The module holder 7, also referred to as an adaptor housing, serves to contain the components 1-6 and 8, and to allow for the mounting of a laser source, for example a portable laser, via a threaded screw as depicted in FIG. 1. It is understood that the coupling of the laser source to the adaptor housing may be done by any commonly used means including clips, slotted fittings or the like. Typically the adaptor device will be used with a 1 W 445 nm portable laser, however other wattages and wavelengths are easily substituted for use with the adaptor.
 The clear plastic or glass window 8, serves to prevent dust and dirt from contacting the parts 1-6. Furthermore, the clear plastic or glass window 8 serves to prevent contact between the user and hot surfaces, and also prevent user contact or foreign object contact with the interior components 1-6 which may result in damage to the same.
 In a further embodiment, with reference to FIG. 5, since the light output from the wavelength conversion material is substantially lambertian, focusing to reduce the output beam angle provides better illumination as a flashlight . This may be done either by placing the wavelength conversion material within a curved reflector or by emitting the light into a Total Internal Reflection/Refractive optic similar to those used for collimating high power LEDs.
 Now described is the operation of an embodiment of the present invention with particular reference to FIGS. 1 and 2. The collimated beam (9) from a portable laser source is caused to diverge and split into a plurality of illuminating beams (10) by a transmissive 2 axis diffraction grating (6). The diverging beams go through a glass dichroic mirror (2) before striking a patch of wavelength conversion material (5). The wavelength conversion material converts some of the illuminating light into light of longer wavelengths which combined with scattered light from the illuminating beam create a different colored output (11). Heat generated in the wavelength conversion material by the wavelength conversion process is removed from the glass substrate by the clamp (3) and thermal adhesive (4). The light output from the wavelength conversion material is substantially lambertian until it is focused into a narrower beam by the reflector (1). The outer housing (7) is externally threaded to allow attachment to a common portable laser. The clear window (8) prevents dust and dirt from contaminating the reflector and wavelength conversion material.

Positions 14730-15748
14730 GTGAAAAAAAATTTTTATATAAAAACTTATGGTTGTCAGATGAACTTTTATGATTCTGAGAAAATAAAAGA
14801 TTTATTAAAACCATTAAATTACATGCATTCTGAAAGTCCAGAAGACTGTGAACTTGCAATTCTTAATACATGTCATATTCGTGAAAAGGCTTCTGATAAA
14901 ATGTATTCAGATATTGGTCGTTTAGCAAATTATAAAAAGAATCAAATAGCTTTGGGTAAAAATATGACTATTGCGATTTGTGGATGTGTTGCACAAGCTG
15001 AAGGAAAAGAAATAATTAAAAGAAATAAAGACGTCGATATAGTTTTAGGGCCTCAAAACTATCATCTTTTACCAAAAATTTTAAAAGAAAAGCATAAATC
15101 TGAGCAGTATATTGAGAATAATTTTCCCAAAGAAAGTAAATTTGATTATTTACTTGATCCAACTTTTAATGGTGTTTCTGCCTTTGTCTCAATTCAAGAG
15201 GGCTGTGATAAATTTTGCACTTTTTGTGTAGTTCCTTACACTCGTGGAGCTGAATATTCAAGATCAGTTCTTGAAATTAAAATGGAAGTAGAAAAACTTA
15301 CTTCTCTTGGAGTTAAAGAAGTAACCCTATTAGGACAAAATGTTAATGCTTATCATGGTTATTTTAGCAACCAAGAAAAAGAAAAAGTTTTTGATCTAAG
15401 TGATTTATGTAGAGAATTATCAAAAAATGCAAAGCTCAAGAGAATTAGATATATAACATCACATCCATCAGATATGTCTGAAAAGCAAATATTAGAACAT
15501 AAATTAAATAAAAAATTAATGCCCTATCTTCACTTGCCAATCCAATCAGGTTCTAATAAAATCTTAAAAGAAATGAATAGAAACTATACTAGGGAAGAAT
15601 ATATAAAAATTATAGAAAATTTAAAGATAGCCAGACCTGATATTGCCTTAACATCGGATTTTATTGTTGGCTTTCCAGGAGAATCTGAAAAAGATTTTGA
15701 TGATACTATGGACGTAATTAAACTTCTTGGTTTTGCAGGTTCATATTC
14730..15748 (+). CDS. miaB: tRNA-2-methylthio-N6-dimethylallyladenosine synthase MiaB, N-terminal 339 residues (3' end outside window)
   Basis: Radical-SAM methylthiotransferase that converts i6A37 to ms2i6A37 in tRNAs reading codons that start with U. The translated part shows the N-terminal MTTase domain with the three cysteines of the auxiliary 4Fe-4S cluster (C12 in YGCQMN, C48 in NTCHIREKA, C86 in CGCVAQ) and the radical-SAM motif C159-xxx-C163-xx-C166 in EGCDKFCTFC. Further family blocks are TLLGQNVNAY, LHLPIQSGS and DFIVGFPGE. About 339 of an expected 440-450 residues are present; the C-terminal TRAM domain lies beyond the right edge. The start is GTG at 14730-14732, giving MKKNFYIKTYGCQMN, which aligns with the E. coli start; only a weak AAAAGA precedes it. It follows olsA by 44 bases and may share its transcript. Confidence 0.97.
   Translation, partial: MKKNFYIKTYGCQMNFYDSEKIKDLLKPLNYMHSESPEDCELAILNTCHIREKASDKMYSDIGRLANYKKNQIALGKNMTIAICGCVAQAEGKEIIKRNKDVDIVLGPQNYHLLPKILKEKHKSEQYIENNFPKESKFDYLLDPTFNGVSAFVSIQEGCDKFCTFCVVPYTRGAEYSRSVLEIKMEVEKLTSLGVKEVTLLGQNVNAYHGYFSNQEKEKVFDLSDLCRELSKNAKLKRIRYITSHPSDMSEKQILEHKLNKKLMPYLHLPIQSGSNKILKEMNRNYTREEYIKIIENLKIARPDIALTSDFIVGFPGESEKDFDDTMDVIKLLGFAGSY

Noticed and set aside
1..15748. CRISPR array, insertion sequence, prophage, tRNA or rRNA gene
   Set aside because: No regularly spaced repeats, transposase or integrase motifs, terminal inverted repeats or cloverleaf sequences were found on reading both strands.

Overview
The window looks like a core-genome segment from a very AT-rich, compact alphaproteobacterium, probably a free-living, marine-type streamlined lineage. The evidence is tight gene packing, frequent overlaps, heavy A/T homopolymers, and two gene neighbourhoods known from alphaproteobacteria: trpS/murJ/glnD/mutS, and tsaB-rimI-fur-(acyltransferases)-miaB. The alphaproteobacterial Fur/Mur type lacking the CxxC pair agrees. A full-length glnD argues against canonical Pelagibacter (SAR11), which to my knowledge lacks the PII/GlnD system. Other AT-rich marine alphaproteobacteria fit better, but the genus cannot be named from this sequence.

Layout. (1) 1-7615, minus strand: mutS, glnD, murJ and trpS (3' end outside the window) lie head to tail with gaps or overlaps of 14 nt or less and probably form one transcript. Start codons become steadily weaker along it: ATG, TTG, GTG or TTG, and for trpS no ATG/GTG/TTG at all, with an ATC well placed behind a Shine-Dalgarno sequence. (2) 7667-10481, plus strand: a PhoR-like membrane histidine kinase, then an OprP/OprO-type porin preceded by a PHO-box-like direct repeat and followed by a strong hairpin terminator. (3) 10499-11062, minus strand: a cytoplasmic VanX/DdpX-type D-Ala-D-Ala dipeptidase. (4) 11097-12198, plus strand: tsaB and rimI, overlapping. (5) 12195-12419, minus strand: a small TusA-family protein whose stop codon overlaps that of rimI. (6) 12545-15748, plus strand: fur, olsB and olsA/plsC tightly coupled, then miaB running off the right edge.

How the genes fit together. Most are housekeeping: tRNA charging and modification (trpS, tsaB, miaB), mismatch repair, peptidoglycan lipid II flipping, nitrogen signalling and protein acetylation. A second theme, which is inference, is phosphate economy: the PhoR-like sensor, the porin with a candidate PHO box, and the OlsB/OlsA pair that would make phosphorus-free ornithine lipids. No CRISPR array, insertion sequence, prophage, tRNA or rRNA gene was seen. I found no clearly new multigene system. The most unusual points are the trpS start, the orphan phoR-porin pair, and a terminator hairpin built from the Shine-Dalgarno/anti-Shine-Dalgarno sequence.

Alternatively, other arrangements to focus the laser beam onto a phosphor containing substrate are possible. A remotely located wavelength conversion phosphor can either be front illuminated or rear illuminated. Most of the converted light is emitted from the same side as that used for illumination so the front illuminated variety is most efficient. Also from a thermal point of view the front illuminated one would allow the phosphor and resin binder to be deposited on a thermally conductive and optically reflective metal substrate, thus assisting in cooling the phosphor/resin mix and reflecting forward light emitted from the rear side of the phosphor. Thus the beam can be arranged to focus into the adaptor as in FIG. 8. For example, the illuminating beam (or beams) are fired past the phosphor and are then reflected back towards it by a mirror, array of mirrors or a diffractive optic designed for the same purpose. Sending the beam past the phosphor introduces an alignment issue of the mirror/mirrors. This configuration causes the output to be at an angle to, or displaced from, the original beam.
 In yet another embodiment, a mirror may be utilized to reflect light onto the reflector as depicted in FIG. 9. Thus using emission from the same side as illumination is achieved by suspending a metal mirror and removing heat from it via heat sinks described herein and attached to the mirror back surface for example. Still further, as shown in FIG. 3, using a transparent substrate and utilizing light emitted from both sides of the phosphor is achieved with heat conducting structures to cool the phosphor mounting transparent substrate. As an example, a sheet forming the heat conducting and mounting functions and filling the entire inside diameter of the reflector is also achieved with the substrate preferably a diamond wafer.
 It is appreciated that the present device may include multiple lasers and adaptors, or may split a laser beam into multiple beams for purposes of feeding multiple adaptors.
Patent applications by Xiao Pei Tao, Shanghai CN
Patent applications in class Fluorescent type
Patent applications in all subclasses Fluorescent type